BOISE — Three students from Idaho State University joined nearly two dozen female undergraduates, representing six Idaho colleges and universities, at NEW Leadership Idaho, a weeklong training designed to encourage women to become community leaders and run for public office.
Mackenzie Lloyd, Kayla Parnin and Camie Peña attended the program from ISU. The women all remarked on the surprising sense of camaraderie witnessed among presenters. Lloyd commented that her perception of politics changed as she realized that people are not as divided as we think.
“I got to see that both sides can be opposing and still have a healthy work environment and get coffee and hang out. You don’t see that harmony between people anymore and it was so refreshing,” Pena said.
Boise State hosted the residential workshop, with students living on campus and attending a minimum of 10 hours a day in workshops then returning to the dorms for independent and group work.
The bipartisan curriculum is based on a program developed by the Center for American Women in Politics (CAWP) but has been adapted to include training specific to Idaho. For example, Idaho’s program emphasizes local leadership in the form of nonprofit work and participation in city and county politics as opposed to CAWP’s more targeted goal of encouraging women to run for higher office. Director Lori Hausegger points out that public service leadership is needed at all levels and for many women, the starting point is local.
Research suggests that women are just as likely as men to be elected when they run for an office; however, they are considerably less likely to run. Women typically need to be asked multiple times before they will seek public office, whereas men don’t express that hesitation, regardless of their level of qualification. As Hausegger says, “we want to make that first ask now and show young Idaho women that they are every bit as qualified as their male peers.”
This was the fifth year for Idaho’s NEW Leadership program so about a third of the participants are still in college. However, Hausegger points to signs that the program is beginning to show results. “One of our students was recently hired as Senate Minority Chief of Staff, another is working as a Program Specialist in a nonprofit, a young woman still attending Boise State is the Campaign Manager for District 18 and just last week one of our former students was in Washington DC, where a team she was on won a national campaign to ‘Innovate Against Hate.’”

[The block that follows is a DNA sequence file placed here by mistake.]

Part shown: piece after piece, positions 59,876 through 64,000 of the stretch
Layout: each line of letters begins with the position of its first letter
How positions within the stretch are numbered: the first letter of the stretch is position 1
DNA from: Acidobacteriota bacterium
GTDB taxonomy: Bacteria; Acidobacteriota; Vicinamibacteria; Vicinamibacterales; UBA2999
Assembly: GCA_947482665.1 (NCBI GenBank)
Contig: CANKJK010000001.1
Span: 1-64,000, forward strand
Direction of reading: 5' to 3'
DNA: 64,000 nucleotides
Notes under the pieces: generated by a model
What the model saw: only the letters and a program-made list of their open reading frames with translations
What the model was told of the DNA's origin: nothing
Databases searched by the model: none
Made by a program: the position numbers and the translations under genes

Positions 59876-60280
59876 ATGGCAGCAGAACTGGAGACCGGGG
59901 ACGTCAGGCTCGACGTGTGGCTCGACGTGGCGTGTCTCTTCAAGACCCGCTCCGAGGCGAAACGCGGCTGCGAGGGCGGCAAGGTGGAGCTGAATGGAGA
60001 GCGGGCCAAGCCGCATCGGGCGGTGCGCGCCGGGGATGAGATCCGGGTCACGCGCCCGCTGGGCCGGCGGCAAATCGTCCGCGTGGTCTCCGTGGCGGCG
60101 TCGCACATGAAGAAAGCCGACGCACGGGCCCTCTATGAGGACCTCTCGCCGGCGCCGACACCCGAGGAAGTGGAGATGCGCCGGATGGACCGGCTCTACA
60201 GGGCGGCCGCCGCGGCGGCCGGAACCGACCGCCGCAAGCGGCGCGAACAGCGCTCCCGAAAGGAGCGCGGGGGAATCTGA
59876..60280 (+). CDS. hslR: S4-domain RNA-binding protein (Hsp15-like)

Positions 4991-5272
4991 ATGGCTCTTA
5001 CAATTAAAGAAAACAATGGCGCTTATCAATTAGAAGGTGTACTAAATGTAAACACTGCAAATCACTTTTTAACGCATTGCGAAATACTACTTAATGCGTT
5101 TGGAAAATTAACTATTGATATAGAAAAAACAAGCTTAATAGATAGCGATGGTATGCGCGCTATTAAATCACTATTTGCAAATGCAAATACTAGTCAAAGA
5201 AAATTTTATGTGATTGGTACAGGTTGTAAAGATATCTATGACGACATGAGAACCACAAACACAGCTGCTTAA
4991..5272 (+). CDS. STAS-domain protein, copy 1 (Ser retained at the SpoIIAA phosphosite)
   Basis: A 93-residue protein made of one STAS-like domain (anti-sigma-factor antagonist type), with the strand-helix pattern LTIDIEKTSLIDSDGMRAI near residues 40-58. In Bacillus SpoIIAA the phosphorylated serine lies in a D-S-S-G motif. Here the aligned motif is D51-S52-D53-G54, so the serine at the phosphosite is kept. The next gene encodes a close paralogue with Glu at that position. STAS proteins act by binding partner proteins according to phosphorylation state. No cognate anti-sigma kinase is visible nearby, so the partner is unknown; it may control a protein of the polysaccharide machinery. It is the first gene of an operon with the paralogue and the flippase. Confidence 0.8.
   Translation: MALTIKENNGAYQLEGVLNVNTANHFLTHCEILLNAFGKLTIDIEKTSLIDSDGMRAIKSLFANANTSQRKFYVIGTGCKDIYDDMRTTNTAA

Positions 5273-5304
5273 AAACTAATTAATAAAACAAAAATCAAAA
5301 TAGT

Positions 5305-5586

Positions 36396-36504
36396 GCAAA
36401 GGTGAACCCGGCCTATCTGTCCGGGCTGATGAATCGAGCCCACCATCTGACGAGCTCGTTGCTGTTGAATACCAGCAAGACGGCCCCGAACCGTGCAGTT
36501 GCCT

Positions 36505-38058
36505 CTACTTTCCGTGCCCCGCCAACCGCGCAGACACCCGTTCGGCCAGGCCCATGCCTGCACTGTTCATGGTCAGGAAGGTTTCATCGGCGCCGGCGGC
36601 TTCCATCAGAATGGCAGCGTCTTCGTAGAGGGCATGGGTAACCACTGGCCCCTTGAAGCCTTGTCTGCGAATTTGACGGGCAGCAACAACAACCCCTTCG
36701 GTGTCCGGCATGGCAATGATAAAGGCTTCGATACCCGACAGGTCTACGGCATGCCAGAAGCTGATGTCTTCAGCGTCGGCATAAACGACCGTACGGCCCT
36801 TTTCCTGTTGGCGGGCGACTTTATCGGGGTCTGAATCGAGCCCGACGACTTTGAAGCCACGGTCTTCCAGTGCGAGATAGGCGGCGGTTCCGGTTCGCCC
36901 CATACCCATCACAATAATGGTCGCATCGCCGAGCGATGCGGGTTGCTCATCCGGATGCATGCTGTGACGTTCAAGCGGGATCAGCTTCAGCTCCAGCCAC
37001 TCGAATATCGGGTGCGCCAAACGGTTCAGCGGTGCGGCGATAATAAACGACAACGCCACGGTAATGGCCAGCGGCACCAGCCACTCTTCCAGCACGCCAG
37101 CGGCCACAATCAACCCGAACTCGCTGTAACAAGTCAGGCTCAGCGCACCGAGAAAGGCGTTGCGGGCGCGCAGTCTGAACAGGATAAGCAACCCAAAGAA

Collaboration and civility are common themes throughout the week. Not only do students participate in workshops designed to teach them these skills but that message is reinforced through the choice of guest speakers. Representatives Ilana Rubel (D) and Christy Perry (R) have been involved with NEW Leadership Idaho every year since its creation in Idaho and made a joint appeal for support at NEW Leadership’s Mentoring Reception. In all, 9 Republican legislators and 9 Democrat legislators have participated in NEW Leadership Idaho.
About NEW Leadership Idaho
National Education for Women’s (NEW) Leadership is an award-winning program designed to educate and empower the next generation of women leaders. The Center for American Women and Politics (CAWP) at Rutgers, the State University of New Jersey, developed the innovative program in 1991 and branched out to invite other universities into its Development Network.
The first Idaho program was held in 2014. NEW Leadership Idaho is administered by Boise State’s School of Public Service, which allows program participant’s close proximity to our state legislature. However, to fulfill its mission and be successful, New Leadership requires wide spread student participation from all of Idaho’s Colleges and Universities. Learn more at new-leadership/.